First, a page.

Why do so many little girls want to be princesses? Maybe this happens because these characters are portrayed as being slim, having lots of skills, and they are all rescued by a man, only to live happily ever after. Let’s not forget that they are almost always the target of a villain: step-sisters, wolfs, witches, and so on. Is this what we want for our daughters? Sure, we all want them to live happily ever after. But how about bravely ever after? Doesn’t this sound nicer?
These classic fairy tales are great, but they didn’t age very well, the Martin Agency’s SVP and Creative Director, Neel Williams, said, as a conclusion to his evening routine of spending his pre-sleep moments with his little girls, reading them classic stories. While the plot lines are great, the artist and writer thought that they need an update. Something to make these princesses irresistible to this new generation of little girls, who will soon become powerful women.
“Once upon a time, princesses were fickle and flighty. But we’re helping change that with Now Upon a Time — a storytelling project that reimagines classic tales with more empowering messages,” says the agency behind the project. Thus, during this week’s #ThrowBrandThursday, we will learn more about the project that aims to teach girls to be independent women when they grow up while still listening to cool bedtime stories.
The storytelling project reimagines classic tales and upgrades their message to be more modern and empowering. Behind the fairy tales stand Martin Agency’s creatives: Dave Gibson wrote La Bella Durmiente; Sara Kuhs is the author of Rumpelstiltskin; Ken Marcus focused on the story of The Little Mermaid; Danny Robinson imagined Lil’ Ruby Riding Hood; Jeanette Tyson was helped by her daughter to recreate the story of Rapunzel; and Neel Williams found inspiration in his daughters to write Sue White.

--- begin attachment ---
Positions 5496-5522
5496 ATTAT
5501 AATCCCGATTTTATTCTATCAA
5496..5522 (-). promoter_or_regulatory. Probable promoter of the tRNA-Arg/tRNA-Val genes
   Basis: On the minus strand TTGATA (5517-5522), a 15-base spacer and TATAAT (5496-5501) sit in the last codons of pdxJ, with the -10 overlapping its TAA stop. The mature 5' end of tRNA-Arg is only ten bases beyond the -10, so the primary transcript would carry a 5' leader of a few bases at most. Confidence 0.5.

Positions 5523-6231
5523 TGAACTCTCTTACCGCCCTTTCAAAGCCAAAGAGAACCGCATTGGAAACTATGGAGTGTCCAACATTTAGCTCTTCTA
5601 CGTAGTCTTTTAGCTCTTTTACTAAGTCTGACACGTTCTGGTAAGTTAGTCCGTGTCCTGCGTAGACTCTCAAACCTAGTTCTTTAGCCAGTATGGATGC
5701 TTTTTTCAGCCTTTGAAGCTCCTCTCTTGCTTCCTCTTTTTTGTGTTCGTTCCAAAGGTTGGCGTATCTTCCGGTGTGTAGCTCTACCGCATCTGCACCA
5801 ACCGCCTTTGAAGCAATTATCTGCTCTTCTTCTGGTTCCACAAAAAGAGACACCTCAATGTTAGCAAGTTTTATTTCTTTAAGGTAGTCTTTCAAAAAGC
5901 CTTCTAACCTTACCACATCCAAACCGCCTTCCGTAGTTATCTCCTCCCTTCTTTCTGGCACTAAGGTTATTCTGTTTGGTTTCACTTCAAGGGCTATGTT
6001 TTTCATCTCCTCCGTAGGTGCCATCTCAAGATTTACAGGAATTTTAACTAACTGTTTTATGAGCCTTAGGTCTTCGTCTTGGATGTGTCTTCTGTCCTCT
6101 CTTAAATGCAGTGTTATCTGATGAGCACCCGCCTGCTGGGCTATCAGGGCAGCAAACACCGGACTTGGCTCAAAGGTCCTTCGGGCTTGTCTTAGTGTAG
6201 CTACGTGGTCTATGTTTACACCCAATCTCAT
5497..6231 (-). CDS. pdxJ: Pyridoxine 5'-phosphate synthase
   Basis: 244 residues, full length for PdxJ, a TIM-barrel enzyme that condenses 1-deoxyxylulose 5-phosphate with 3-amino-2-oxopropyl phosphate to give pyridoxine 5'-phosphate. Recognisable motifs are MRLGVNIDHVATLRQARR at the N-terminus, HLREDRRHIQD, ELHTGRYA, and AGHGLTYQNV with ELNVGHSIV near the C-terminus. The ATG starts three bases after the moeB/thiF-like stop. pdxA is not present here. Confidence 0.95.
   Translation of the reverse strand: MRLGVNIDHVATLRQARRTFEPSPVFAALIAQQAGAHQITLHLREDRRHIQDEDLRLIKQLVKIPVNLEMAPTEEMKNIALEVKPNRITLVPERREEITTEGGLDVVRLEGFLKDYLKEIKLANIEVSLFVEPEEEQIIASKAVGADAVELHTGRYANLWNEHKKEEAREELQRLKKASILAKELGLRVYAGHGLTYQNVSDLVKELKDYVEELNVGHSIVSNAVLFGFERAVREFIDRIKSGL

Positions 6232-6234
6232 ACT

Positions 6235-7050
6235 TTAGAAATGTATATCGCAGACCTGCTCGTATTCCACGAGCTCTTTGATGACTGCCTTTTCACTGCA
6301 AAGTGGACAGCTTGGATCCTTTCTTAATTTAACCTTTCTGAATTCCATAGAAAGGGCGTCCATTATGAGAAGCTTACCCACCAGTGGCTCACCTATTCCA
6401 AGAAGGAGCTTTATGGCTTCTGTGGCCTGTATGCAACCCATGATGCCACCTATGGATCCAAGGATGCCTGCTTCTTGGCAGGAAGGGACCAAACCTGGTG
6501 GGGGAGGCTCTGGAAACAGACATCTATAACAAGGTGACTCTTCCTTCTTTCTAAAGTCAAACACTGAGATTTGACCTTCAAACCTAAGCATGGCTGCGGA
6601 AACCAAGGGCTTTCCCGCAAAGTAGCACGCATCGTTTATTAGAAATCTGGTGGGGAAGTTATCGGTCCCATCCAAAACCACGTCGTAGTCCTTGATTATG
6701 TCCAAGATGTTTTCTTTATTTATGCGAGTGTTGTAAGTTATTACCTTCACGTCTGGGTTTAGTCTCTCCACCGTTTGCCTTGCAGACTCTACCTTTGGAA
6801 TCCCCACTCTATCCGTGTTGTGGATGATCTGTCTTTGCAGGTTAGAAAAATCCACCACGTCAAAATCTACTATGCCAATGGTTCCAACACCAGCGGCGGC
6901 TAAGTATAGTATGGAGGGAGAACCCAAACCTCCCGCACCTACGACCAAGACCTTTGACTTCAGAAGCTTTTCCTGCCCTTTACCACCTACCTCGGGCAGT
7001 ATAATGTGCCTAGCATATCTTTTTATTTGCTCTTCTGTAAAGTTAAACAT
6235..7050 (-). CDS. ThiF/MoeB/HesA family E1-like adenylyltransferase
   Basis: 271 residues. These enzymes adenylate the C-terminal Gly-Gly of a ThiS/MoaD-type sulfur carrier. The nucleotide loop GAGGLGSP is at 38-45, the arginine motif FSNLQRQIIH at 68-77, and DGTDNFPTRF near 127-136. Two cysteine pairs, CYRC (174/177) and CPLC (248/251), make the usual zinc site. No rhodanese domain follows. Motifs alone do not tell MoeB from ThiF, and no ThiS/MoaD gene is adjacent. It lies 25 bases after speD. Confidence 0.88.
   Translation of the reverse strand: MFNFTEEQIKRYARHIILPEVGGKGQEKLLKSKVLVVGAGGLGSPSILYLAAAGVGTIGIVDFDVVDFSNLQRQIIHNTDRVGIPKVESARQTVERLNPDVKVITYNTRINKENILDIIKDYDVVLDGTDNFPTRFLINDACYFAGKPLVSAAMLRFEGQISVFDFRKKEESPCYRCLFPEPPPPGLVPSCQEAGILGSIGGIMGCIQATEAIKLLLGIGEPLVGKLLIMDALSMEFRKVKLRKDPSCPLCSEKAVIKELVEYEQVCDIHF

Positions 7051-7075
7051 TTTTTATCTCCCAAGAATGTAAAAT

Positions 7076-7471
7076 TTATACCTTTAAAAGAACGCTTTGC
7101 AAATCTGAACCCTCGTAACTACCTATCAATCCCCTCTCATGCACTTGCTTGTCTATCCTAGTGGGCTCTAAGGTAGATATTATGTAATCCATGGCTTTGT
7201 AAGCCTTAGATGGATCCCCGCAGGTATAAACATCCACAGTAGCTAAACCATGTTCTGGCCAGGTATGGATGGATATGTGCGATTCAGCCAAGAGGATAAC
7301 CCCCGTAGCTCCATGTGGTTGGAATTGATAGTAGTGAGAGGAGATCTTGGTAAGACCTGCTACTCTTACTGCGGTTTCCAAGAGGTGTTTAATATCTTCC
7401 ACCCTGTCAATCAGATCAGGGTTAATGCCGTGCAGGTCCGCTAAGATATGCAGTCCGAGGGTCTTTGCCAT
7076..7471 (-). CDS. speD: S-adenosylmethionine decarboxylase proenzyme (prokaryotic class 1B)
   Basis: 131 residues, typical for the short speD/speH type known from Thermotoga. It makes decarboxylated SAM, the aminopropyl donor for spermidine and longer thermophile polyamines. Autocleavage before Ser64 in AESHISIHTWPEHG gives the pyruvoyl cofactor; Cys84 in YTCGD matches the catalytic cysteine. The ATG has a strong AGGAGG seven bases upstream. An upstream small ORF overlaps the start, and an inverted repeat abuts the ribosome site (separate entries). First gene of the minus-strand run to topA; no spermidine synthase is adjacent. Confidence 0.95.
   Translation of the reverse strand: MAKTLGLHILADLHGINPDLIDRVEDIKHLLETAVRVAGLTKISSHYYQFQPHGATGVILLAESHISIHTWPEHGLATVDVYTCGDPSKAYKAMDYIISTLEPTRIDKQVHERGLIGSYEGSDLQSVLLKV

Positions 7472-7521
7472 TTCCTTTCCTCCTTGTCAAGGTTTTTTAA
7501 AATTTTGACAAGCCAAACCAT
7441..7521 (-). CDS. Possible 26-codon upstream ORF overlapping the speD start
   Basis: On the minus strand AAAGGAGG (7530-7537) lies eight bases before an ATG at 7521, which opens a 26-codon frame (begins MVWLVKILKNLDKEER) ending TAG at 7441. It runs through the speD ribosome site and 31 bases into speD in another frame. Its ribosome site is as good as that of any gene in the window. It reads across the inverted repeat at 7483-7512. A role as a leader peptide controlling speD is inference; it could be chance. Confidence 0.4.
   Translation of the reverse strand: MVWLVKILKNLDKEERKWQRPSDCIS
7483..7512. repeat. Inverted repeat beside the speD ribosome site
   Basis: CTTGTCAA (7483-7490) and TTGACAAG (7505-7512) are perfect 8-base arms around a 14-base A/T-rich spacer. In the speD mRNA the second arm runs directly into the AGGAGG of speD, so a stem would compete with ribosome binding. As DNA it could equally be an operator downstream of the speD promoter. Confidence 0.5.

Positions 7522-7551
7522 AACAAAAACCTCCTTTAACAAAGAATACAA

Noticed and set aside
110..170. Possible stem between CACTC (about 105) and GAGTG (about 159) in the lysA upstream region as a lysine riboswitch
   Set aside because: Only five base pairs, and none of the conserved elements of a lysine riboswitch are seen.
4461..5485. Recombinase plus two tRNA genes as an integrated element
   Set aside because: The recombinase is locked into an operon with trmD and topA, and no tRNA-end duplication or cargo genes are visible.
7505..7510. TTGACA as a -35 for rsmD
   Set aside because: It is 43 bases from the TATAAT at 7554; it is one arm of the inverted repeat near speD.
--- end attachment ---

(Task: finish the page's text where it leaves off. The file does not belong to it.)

While the stories are available for free in the form of podcasts (special thanks to Rainmaker Studios, BANG, and Pull), the words were visually brought to life by Paige Nuckols, a designer at the agency. Thanks to her talent and designing skills, she helped make the project and stories “look as strong as they sound.”
The pro bono initiative is open to other NGOs, which are welcomed to be part of the program and spread the word. The big goal of the campaign is to make print books, t-shirts, and other products. While the public waits for the Richmond-based agency’s ‘fairies’ to do their magic on these items, you can listen to the stories. But if you’re more of an old-school-kind-of-man, then you should know that each story comes with a text version, so you can read these awesome tales to your kids while you tuck them in bed.
Project: Now Upon a Time